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Mozilla and the NSF Hand Out $400,000 in Prize Money for First Phase of Wireless Innovation Challenge

Keychains that can network themselves for disaster response and wireless broadband relays connecting underserved neighborhoods win top honors

2 min read
A Schematic of Project Lantern.  Phone showing data in flooded area with man rowing  canoe on the street.
Image: Paper & Equator

Last year, Mozilla and the National Science Foundation offered $2 million in prize money for two types of technology: one designed to connect the currently unserved (or underserved) populations to the Internet, and one that can reconnect people should a disaster take out their Internet access.

The quest, it seemed, was for a real-world version of Pied Piper, the fictitious startup featured on HBO’s Silicon Valley. That company’s decentralized Internet technology jumped to smart refrigerators when its main servers went down.

“We’ve picked two of the most challenging situations in which people are disconnected from the Internet,” Mozilla program manager Mehan Jayasuriya told me at the awards program’s launch.

This month, the Wireless Innovation for a Networked Society challengeannounced winners for the design phase, awarding them a total of $400,000 in prize money. The next challenge for these 20 teams will be to develop working prototypes by June; the best of those will each receive between $50,000 and $400,000, and will be asked to demonstrate their technologies publicly in August.

The top three technologies aimed at connections during disaster recovery were:

Project Lantern, a keychain-size wireless router that incorporates three radio technologies and includes emergency applications that can run offline. Multiple devices can work together to create a city-wide network, updating maps and other emergency response information. Project Lantern claimed first place and $60,000.

• Hermes, an autonomous network infrastructure for local calling and messaging that fits inside two suitcases. Hermes took second place and $40,000.

• Emergency LTE, an open-source, solar and battery powered cellular base station and local web server that weighs under 50 pounds. Emergency LTE took third place and $30,000.

The top three technologies aimed at bringing affordable Internet to the underserved or unserved were:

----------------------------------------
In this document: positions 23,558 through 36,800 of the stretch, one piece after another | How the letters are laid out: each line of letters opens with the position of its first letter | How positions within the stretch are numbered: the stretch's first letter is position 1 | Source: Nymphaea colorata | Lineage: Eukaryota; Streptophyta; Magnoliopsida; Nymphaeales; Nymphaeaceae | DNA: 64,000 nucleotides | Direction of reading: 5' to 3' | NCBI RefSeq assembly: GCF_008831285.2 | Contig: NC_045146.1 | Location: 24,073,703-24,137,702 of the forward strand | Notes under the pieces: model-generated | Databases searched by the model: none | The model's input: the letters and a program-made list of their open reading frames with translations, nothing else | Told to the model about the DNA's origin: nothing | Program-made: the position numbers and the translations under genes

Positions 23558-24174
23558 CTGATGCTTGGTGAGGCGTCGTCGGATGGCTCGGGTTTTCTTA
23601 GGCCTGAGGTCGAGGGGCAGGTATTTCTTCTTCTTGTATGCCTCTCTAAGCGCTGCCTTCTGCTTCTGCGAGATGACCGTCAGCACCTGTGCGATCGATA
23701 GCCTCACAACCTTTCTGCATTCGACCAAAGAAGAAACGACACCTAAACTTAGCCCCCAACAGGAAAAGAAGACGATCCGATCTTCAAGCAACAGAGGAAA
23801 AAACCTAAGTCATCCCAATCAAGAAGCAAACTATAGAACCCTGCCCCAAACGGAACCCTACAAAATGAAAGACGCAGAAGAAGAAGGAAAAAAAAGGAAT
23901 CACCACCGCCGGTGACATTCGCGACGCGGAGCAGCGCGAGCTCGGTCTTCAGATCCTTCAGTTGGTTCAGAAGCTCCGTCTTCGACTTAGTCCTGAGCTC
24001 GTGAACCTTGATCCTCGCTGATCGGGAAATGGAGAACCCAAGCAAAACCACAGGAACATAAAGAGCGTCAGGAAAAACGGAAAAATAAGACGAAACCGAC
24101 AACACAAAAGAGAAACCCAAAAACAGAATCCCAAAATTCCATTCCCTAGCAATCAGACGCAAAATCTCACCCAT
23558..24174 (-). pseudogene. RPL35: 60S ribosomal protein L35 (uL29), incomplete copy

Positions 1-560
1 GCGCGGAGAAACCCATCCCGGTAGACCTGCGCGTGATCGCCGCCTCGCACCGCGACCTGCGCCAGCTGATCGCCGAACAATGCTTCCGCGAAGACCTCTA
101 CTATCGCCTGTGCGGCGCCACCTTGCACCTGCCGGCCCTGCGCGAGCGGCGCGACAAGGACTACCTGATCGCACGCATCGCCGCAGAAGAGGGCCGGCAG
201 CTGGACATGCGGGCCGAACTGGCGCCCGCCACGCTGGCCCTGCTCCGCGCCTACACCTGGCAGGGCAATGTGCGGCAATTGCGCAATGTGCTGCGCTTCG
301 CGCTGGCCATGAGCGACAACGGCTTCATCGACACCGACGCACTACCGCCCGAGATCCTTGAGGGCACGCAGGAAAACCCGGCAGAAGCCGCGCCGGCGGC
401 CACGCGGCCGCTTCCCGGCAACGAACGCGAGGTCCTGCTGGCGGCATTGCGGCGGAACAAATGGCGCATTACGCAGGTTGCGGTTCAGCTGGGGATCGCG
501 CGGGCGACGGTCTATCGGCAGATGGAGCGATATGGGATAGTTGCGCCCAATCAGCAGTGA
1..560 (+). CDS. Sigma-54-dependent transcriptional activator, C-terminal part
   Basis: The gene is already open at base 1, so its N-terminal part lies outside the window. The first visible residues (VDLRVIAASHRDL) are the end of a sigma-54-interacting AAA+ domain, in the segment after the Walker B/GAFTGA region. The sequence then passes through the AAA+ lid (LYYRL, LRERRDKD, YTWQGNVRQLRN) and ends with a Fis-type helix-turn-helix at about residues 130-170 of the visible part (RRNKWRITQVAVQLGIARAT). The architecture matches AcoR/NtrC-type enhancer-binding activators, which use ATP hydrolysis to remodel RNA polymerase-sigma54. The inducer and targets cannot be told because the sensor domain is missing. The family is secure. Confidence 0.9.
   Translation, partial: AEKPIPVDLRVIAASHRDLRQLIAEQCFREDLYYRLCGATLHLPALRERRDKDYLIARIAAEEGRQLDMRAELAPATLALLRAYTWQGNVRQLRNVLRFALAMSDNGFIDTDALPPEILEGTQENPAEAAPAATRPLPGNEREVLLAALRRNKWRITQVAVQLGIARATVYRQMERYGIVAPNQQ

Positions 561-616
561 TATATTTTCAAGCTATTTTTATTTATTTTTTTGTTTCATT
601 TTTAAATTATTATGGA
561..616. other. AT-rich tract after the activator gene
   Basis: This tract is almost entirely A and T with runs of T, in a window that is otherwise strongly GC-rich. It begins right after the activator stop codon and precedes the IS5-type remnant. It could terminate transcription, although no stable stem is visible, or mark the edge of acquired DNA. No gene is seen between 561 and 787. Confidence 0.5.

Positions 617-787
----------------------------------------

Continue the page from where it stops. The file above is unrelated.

• The Equitable Internet Initiative (EII), a system that uses relays to beam wireless broadband from a local ISP to underserved neighborhoods. EII took first place and $60,000.

• NoogaNet, a plan to connect neighborhoods using utility pole–mounted Wi-Fi nodes, point-to-multipoint millimeter wave communications, and mesh technologies. NoogaNet took second place and $40,000

• Southern Connected Communities Network, a plan to connect rural Appalachia and the South to the Internet using broadband towers, each of which would deliver gigabit Internet to anyone in a 25-mile radius. This proposal took third place and $30,000.

You can check out the rest of the first phase winners, who received $10,000 each, here.

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How the FCC Settles Radio-Spectrum Turf Wars

Remember the 5G-airport controversy? Here’s how such disputes play out

11 min read
This photo shows a man in the basket of a cherry picker working on an antenna as an airliner passes overhead.

The airline and cellular-phone industries have been at loggerheads over the possibility that 5G transmissions from antennas such as this one, located at Los Angeles International Airport, could interfere with the radar altimeters used in aircraft.

Patrick T. Fallon/AFP/Getty Images

You’ve no doubt seen the scary headlines: Will 5G Cause Planes to Crash? They appeared late last year, after the U.S. Federal Aviation Administration warned that new 5G services from AT&T and Verizon might interfere with the radar altimeters that airplane pilots rely on to land safely. Not true, said AT&T and Verizon, with the backing of the U.S. Federal Communications Commission, which had authorized 5G. The altimeters are safe, they maintained. Air travelers didn’t know what to believe.

Another recent FCC decision had also created a controversy about public safety: okaying Wi-Fi devices in a 6-gigahertz frequency band long used by point-to-point microwave systems to carry safety-critical data. The microwave operators predicted that the Wi-Fi devices would disrupt their systems; the Wi-Fi interests insisted they would not. (As an attorney, I represented a microwave-industry group in the ensuing legal dispute.)

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